Brooklyn Bridge” also has a personal or confessional mode which continues throughout the duration of “The Bridge. ” This confessional mode grounds the poem in lyric articulation, coupled with a non-linear narrative “plot” which begins in “To Brooklyn Bridge” and ends in the closing poem of “The Bridge: “Atlantis. ” It is the personal mode which provides the poem’s turning point “Under thy shadow by the piers I waited,” when the narrative aspects of the poem suddenly become personal and confessional.
Crane’s intention was to make the Brooklyn Bridge immediately identifiable at the opening of his “epic” poem with many symbolic ideas succeeds not only by virtue of his technical expertise but in the logic of the poem, which begins in the image of the free flying seagull and ends in the lines: “Unto us lowliest sometime sweep, descend/And of the curveship lend a myth to God. ” I think that the meaning of this poem is best approached through the ending lines, where it is clear that Crane has been speaking of humanity’s search for spiritual and religious meaning in their lives.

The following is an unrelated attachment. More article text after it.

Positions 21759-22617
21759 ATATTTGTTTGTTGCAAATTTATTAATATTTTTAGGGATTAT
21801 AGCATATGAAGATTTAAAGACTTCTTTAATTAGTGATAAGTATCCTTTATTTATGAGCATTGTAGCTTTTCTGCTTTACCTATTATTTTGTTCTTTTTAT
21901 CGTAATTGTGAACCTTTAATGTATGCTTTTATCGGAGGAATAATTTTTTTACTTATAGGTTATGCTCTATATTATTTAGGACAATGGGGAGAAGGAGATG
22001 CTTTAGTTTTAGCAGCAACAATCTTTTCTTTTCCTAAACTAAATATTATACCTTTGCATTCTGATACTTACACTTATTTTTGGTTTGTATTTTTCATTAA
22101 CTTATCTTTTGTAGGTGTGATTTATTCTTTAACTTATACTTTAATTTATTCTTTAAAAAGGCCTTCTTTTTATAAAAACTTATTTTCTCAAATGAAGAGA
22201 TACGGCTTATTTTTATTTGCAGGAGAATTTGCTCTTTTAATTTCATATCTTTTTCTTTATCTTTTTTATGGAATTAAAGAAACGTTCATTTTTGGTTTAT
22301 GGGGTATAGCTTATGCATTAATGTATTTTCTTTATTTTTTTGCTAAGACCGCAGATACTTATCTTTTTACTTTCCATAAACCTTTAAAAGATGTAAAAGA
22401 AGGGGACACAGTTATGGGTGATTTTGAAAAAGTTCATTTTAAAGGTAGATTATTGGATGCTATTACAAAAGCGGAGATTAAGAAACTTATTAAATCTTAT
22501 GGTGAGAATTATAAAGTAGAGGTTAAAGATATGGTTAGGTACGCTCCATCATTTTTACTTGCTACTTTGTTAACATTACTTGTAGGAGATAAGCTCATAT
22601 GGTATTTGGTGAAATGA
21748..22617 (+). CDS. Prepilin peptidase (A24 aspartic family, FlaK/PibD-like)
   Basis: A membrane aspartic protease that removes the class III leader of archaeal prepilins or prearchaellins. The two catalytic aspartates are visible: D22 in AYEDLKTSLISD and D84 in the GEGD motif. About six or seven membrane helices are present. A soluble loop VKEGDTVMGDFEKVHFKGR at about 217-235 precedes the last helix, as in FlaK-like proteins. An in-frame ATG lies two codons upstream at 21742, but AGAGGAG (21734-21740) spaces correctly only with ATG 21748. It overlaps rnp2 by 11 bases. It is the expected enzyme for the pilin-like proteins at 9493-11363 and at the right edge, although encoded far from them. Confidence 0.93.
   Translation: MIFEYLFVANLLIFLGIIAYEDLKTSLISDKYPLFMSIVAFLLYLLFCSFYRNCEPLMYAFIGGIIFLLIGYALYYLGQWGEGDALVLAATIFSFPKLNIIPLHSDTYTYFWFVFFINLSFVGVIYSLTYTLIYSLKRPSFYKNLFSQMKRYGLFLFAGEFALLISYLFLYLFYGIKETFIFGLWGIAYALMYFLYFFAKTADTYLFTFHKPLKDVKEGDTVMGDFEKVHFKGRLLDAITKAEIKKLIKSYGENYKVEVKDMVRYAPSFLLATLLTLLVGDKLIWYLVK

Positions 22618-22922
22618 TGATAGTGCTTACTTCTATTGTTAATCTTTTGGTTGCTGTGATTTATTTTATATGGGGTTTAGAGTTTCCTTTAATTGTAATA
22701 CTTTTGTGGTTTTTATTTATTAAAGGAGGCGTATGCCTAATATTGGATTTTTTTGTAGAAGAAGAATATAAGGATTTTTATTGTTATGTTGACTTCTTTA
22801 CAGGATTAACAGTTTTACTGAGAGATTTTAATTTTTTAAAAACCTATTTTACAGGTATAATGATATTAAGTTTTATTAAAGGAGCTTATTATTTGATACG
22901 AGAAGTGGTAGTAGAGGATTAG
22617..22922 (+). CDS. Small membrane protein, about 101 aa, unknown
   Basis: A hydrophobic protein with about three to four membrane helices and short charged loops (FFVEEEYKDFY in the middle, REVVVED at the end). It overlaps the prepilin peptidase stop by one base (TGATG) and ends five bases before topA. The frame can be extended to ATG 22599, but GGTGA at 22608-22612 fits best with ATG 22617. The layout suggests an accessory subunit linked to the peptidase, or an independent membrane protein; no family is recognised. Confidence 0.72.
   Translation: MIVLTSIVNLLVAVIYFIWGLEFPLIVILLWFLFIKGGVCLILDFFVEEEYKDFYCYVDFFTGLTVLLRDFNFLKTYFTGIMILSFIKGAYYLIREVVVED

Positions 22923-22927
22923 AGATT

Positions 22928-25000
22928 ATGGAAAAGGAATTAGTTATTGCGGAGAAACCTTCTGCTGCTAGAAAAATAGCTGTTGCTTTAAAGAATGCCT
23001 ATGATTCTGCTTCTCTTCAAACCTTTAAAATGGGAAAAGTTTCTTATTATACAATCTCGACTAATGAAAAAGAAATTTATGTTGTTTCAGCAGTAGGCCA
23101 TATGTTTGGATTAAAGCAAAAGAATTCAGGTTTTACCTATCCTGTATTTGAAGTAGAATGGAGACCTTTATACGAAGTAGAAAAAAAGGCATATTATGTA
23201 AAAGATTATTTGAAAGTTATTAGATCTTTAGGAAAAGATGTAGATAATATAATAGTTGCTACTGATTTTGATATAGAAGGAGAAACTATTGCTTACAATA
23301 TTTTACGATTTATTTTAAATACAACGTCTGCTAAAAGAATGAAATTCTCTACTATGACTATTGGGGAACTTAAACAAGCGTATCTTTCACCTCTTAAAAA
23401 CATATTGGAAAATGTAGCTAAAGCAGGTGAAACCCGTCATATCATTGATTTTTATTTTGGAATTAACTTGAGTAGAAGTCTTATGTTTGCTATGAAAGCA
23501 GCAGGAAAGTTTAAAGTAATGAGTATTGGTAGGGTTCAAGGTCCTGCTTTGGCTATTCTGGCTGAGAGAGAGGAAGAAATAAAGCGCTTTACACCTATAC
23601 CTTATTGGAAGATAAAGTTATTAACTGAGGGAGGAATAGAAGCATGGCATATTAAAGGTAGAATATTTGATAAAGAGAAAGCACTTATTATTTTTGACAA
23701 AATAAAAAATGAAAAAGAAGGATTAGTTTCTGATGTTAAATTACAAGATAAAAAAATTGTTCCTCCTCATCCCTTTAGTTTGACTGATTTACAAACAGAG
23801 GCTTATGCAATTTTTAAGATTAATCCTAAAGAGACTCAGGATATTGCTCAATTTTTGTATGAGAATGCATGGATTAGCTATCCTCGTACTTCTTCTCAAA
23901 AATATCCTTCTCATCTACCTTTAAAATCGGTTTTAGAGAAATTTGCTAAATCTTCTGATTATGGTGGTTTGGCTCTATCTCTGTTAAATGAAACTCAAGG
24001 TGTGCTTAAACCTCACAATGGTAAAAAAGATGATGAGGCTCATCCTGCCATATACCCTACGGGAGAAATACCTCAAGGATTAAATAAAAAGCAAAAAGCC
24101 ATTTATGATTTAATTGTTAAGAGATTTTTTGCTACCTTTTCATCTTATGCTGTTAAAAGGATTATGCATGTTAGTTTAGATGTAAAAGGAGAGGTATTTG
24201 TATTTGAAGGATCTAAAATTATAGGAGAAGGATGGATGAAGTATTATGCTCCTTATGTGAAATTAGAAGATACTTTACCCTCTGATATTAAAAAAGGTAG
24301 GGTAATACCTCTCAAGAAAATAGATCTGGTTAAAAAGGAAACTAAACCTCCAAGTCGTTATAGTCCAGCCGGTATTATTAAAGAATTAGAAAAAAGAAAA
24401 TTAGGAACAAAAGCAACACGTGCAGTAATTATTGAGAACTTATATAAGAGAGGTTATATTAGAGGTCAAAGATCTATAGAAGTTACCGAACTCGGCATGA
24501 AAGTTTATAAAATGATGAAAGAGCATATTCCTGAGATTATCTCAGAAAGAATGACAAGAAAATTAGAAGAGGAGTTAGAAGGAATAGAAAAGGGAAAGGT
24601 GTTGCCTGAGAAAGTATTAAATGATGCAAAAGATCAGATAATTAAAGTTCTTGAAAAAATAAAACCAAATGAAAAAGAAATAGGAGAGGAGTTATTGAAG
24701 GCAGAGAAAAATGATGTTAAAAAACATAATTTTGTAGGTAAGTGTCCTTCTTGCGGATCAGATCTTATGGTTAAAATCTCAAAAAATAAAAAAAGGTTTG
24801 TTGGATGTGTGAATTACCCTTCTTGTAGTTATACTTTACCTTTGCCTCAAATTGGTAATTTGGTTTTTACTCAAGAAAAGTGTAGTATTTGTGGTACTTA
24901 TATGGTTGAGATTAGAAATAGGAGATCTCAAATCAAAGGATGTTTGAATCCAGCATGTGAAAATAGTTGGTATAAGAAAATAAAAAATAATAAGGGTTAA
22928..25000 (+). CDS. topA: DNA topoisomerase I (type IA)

As mankind could build the Brooklyn Bridge in physical space, Crane seems to be saying that mankind can build the same kind of “bridge” in their spiritual life to find a connection to God. Because Crane never states these poetic themes explicitedly but leaves them for the reader to discover themselves, the act of reading and studying Crane’s lines can be thought of as another type of “bridge” where learning the meaning of the poem is “walking across” the bridge to a new kind of knowledge.
The poem begins and ends with an arc of flight which I believe stands for spiritual impulses and ends with an uncertain sense of religious prayer. Uncertainty expressed in lines like “And as obscure as that heaven of the Jews” — make it clear that Crane is willing to accept uncertainty and is a demonstration of his poetic faith. Or at least that is my feeling about some of the more obscure lines in this poem. I think Crane spent more time on composing his poetry than the average poet and this dedication shows in how deeply the poem resonates.